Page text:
To summarise the NetTop project. It has a base OS of SE Linux with custom policy to prevent VMWare sessions from talking to each other (they can't access each other's block devices etc). To access a CD-ROM or other removable media you have to assign it to one session (which denies access to other VMWare instances). Each VMWare session can have access to some sub-set of the network interfaces (which may be VPN interfaces allowing a single Ethernet cable to carry data classified at multiple levels).
  • by PeterJFraser ( 572070 ) on Sunday October 07, 2007 @12:06PM (#20888471)
    Look 4 year into the future, adding Linux to any motherboard should cost about $10 (the price of the flash). In 8 years every motherboard will have an operating system build into it. As time goes on those operating systems will more and more complete. No one will install an operating system ever again.
  • Re:interesting (Score:3, Interesting)

    by DigiShaman ( 671371 ) on Sunday October 07, 2007 @01:51PM (#20889247) Homepage
    Microsoft marketing drones have been gaming tech site comment systems for a while now. Any discussion of Linux, GPL3, ODF or any other topic which threatens their monopoly will be swamped with red herring and troll posts.

    No doubt you have your Microsoft fanatics perusing topics regarding Linux. But, are you serious about Microsoft employees doing the modding? I find that very hard to believe as it sounds too conspiratorial.

    If what you say is true, than there's a solution. Slashdot could block the IP ranges belonging to all of Microsoft's branch offices including the main one in Redmond. What I mean by block, is to flag and prevent these IPs from modding users posting in topics marked "Linux". Technically, it could be done. Getting the correct IP ranges however, would be the difficult task.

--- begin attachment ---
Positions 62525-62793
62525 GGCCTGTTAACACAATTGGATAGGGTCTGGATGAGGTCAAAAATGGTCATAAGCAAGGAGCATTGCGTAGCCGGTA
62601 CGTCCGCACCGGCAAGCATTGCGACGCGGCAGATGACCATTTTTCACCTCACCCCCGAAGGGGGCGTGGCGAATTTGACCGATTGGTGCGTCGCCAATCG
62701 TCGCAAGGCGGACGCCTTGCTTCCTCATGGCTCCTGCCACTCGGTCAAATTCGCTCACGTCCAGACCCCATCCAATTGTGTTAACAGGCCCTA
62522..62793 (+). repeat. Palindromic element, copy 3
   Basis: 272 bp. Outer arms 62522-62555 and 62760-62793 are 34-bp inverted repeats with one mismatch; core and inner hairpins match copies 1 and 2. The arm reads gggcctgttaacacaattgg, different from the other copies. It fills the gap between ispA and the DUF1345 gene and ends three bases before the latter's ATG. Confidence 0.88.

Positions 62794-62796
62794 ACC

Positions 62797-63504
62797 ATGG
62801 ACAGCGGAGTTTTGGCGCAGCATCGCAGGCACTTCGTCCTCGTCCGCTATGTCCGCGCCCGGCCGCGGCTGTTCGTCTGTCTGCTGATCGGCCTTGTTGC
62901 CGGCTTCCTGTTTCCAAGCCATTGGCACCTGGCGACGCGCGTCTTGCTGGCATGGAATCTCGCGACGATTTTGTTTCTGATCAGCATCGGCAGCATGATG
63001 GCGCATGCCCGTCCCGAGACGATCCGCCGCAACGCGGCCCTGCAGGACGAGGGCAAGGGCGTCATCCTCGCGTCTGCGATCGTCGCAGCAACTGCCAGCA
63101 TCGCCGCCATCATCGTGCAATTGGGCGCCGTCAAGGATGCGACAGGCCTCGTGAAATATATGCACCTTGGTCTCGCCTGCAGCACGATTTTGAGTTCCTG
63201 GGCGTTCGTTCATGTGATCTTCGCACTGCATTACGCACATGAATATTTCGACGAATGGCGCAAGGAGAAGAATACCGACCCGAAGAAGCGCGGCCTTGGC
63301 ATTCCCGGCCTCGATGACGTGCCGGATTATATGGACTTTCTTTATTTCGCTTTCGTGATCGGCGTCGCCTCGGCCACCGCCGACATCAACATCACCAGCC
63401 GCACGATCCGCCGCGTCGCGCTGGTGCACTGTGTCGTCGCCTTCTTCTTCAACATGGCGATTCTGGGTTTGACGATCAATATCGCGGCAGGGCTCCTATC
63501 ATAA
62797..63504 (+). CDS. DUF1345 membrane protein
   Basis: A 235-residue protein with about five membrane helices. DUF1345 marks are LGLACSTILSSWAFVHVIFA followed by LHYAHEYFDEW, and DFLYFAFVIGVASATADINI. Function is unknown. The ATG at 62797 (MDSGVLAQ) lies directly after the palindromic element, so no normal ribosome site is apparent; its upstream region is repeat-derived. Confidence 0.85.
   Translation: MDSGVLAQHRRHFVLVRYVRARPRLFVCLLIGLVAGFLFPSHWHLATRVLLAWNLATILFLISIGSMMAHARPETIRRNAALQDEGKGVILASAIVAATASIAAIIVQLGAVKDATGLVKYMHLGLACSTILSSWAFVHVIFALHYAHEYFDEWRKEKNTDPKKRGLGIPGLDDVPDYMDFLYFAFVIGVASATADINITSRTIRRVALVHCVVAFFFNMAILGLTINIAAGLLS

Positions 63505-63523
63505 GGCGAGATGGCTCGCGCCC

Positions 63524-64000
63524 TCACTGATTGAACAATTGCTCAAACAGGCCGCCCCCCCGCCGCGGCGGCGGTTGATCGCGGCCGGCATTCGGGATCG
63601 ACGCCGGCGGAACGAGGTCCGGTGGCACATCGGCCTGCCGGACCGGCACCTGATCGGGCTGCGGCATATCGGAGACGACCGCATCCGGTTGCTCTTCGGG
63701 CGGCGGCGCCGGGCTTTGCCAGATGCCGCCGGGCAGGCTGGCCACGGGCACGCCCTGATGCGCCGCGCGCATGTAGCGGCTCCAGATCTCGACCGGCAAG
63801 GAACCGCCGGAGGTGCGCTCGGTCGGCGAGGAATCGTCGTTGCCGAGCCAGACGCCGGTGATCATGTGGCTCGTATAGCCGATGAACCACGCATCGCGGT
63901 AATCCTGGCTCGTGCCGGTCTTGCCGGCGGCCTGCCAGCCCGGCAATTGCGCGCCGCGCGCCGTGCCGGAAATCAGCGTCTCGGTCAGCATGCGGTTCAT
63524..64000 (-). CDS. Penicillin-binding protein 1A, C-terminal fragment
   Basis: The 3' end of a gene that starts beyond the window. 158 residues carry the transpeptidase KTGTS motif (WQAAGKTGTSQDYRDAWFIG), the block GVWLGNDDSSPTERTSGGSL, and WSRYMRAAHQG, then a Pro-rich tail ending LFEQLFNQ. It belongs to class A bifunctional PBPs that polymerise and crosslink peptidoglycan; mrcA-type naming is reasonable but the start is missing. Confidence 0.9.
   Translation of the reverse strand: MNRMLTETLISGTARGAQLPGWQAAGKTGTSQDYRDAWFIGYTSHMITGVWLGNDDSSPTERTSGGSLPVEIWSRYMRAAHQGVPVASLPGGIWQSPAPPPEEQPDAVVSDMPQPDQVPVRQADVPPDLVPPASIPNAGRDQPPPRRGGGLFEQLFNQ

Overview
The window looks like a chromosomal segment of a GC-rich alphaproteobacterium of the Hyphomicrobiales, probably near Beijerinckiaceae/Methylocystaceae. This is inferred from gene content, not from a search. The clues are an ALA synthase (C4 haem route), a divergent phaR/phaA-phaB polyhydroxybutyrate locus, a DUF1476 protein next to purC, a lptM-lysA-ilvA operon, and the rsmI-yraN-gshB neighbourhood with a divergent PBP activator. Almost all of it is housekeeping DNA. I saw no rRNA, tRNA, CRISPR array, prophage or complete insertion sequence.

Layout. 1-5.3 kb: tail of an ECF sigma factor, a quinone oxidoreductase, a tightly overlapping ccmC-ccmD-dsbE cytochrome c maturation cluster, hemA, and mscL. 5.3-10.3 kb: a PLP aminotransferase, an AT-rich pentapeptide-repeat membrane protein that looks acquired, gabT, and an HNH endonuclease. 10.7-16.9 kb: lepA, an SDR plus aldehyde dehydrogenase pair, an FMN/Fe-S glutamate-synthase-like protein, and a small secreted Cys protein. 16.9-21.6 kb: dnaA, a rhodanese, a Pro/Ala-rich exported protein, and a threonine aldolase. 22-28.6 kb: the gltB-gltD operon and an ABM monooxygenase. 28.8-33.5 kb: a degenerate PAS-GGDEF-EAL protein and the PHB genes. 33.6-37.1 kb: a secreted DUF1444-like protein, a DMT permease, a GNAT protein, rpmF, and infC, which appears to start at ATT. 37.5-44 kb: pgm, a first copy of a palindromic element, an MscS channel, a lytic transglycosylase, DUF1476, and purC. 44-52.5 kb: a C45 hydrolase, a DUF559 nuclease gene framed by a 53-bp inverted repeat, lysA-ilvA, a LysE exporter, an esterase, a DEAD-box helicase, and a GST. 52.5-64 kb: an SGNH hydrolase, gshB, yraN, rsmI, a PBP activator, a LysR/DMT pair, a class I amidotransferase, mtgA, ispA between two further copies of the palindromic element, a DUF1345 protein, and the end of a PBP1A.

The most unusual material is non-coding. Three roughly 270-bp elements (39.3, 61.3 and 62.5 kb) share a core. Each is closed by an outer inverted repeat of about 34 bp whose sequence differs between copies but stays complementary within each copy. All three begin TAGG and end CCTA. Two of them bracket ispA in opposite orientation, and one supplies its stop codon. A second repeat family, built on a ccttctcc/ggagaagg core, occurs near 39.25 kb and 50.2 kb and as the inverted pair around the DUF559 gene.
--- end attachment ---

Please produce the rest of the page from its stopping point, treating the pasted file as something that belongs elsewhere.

Yes, I am advocating censorship for astroturfers. If a Microsoft employee still wants to mod a Linux topic, they can damn well do it from home if they still feel that passionate about it.
  • Re:interesting (Score:5, Interesting)

    by grcumb ( 781340 ) on Sunday October 07, 2007 @08:46PM (#20892331) Homepage Journal

    I'm a long-time lurker who reads this Slashdot site assiduously. The pro-Microsoft astroturfing started very suddenly and all at once at a very defineable time (I didn't log the exact date, but it was a year or two ago, very noticeable, an almost overnight change). There is no doubt whatsoever that it is a *very* calculated move ... one so calculated, that on the contrary, rather than seeming "conspiratorial," the odds are extremly doubtful that it isn't precipitated by the organization itself.

    Yep, it's possible to pick out the talking points that the astro-turfers get handed for a particular topic. A few old chestnuts:

    • 'Damned if they do, damned if they don't.' (Hypocrites pick on MS when it doesn't do something, then pick on it again when it does.)
    • 'Slashbot', 'groupthink' and 'fanboi'. (This last one has unfortunately got some traction among the rest of the community.)
    • Testimonials: 'I administer Linux systems, but $WINDOWS is my desktop of choice....', 'I love Mac/Linux, but....'
    • Linux doesn't support X, ergo no Linux for anyone, anywhere!
    • Deliberate misconstruction of 'Standards', 'Free' and 'Open'.

    It would be amusing if it weren't such a pain. The worst part, though, is that they used to spend all their time modding their comrades up, but now they've moved on to modding 'inconvenient' posts down.

Each honest calling, each walk of life, has its own elite, its own aristocracy based on excellence of performance. -- James Bryant Conant